Connecting people

When Simon Bachmann first started his job as a floorwalker, he did not know what to expect. But when we visited him at the Federal Asylum Centre (FAC) in Bern’s former Ziegler hospital, it was obvious that he has now settled in well and even come to identify with this newly created role he has taken on.

Simon Bachmann

Social worker, floorwalker, conflict prevention officer – there are many different ways to describe this new position created by the State Secretariat for Migration (SEM). The job also requires an impressive combination of skills: flexibility, language skills, the ability to be assertive, yet also empathetic, an understanding of pedagogy and human nature, good people skills, an approachable personality. Simon Bachmann fits the bill.

The requirements

Essentially, it’s about ensuring basic support and having more time for conversations – which has a positive effect on asylum seekers’ well-being and on the general atmosphere. This helps ensure everything runs smoothly at the FAC.

Make way for Simon!

Formerly a hospital, the Ziegler building has since been converted into an asylum centre that takes up all of the building’s eight floors. Our first stop with Simon is a quiet room on the seventh floor. Simon enthusiastically tells us the story of how he got the job. “After working as a social worker for 17 years, I was looking for a new challenge. I reached out to SEM to ask if they were hiring, and as luck would have it, they had just launched their floorwalker pilot project. I was ready to take the plunge immediately.”

The eighth floor: Common area and terrace

The top floor of the high rise serves as a retreat area. Plenty of sofas, a terrace, and most importantly, quiet – the common area is a place where asylum seekers, care workers and floorwalkers alike can meet. Simon tells us more about why he loves his new job: “From the start, we wanted to create a foundation of trust with the asylum seekers – through many conversations and by approaching them as our equals. This has been very much appreciated – also by management. They encouraged us in our efforts, were sympathetic to what we were trying to achieve, and appreciated what we were doing.”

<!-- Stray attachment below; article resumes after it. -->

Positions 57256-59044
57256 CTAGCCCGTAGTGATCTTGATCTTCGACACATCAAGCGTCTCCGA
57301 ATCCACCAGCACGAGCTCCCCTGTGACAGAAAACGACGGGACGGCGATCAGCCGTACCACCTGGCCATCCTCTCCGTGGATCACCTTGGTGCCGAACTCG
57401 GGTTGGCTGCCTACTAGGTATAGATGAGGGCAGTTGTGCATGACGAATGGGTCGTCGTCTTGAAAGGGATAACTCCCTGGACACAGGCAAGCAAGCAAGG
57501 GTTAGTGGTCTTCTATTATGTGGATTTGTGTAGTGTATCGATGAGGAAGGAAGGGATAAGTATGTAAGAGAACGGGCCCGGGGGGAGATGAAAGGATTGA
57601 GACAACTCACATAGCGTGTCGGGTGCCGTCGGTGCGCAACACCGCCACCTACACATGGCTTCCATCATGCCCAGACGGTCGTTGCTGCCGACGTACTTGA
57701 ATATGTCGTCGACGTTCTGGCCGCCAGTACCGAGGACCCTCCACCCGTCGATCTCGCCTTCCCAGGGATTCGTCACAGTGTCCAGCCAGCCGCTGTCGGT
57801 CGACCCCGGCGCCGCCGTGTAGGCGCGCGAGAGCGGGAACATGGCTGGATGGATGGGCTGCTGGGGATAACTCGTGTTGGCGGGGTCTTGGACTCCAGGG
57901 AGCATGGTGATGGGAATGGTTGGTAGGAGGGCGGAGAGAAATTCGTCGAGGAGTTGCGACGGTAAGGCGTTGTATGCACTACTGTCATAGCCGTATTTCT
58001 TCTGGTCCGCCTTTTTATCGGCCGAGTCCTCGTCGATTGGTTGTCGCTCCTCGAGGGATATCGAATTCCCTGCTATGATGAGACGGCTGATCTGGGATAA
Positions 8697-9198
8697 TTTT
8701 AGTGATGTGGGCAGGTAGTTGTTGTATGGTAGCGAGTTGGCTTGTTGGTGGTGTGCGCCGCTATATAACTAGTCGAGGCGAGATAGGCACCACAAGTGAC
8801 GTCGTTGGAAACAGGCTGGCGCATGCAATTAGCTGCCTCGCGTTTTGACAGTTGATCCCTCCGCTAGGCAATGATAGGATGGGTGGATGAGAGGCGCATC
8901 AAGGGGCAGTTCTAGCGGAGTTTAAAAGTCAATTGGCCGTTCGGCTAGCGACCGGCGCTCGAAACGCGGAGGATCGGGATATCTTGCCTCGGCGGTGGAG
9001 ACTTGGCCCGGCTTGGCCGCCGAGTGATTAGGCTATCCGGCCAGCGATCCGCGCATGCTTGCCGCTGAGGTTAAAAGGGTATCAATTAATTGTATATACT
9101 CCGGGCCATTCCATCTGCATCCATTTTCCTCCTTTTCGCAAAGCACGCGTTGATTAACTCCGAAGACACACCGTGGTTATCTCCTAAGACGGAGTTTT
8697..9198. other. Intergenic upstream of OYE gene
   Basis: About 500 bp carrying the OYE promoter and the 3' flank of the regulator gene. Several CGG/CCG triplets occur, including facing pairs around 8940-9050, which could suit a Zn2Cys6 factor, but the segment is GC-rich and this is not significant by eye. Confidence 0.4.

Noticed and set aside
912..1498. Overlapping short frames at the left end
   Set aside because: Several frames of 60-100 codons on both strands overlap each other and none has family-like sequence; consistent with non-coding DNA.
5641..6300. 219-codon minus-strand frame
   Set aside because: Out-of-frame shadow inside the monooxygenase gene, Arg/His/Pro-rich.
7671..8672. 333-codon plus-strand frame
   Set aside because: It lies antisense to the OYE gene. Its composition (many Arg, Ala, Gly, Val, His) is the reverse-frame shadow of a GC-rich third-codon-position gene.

The seventh floor: The restricted zone

This floor isn’t accessible to everyone. Women and children who are travelling alone are housed here. “We also offer transgender, gay and homosexual people the option of staying on this floor, because they are often ostracised by their communities,” Simon explains. “The doors to this floor aren’t locked, but all of us floorwalkers and Securitas personnel know who’s allowed to be here – and who isn’t. This system works very well. It’s rare you see an uninvited guest.”


Family management on the sixth floor